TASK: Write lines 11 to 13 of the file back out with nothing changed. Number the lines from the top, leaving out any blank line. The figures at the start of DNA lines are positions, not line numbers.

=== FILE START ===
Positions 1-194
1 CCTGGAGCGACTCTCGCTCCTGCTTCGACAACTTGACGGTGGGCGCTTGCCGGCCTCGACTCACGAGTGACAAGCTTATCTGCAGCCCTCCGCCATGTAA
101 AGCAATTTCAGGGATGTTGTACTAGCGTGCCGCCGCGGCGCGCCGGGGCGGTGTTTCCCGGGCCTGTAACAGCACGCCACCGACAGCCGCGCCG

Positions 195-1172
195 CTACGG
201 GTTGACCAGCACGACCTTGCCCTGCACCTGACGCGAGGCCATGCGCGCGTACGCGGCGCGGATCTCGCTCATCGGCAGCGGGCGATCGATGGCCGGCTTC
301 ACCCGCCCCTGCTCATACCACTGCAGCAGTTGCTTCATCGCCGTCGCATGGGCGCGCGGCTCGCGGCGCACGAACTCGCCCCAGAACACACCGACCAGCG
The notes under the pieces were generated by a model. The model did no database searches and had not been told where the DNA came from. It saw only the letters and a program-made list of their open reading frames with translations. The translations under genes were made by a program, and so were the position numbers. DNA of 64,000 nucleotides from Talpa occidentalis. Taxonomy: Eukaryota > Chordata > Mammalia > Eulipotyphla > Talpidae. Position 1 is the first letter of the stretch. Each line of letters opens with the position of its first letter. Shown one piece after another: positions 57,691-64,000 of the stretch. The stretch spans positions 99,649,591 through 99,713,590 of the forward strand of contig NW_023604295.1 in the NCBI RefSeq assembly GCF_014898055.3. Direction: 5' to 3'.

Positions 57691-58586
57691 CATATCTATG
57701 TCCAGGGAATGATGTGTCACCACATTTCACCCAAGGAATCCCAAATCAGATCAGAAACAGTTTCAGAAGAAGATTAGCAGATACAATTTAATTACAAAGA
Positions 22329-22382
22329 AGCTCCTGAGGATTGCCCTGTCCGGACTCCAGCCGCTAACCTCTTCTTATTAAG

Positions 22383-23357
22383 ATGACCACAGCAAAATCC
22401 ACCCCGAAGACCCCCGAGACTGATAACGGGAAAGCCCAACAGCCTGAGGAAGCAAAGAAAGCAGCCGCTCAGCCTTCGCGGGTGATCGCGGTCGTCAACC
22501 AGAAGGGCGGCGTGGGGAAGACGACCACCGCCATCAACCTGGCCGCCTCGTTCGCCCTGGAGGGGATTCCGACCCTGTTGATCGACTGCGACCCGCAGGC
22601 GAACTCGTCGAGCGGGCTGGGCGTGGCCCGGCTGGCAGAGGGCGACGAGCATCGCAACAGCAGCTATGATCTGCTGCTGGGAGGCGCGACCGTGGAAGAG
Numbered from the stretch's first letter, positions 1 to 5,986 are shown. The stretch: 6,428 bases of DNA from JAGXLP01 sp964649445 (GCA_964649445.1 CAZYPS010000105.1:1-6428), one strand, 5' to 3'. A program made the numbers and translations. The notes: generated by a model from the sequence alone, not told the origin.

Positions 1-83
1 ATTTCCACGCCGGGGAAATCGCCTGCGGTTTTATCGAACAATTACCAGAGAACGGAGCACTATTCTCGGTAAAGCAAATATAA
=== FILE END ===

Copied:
57701 TCCAGGGAATGATGTGTCACCACATTTCACCCAAGGAATCCCAAATCAGATCAGAAACAGTTTCAGAAGAAGATTAGCAGATACAATTTAATTACAAAGA
Positions 22329-22382
22329 AGCTCCTGAGGATTGCCCTGTCCGGACTCCAGCCGCTAACCTCTTCTTATTAAG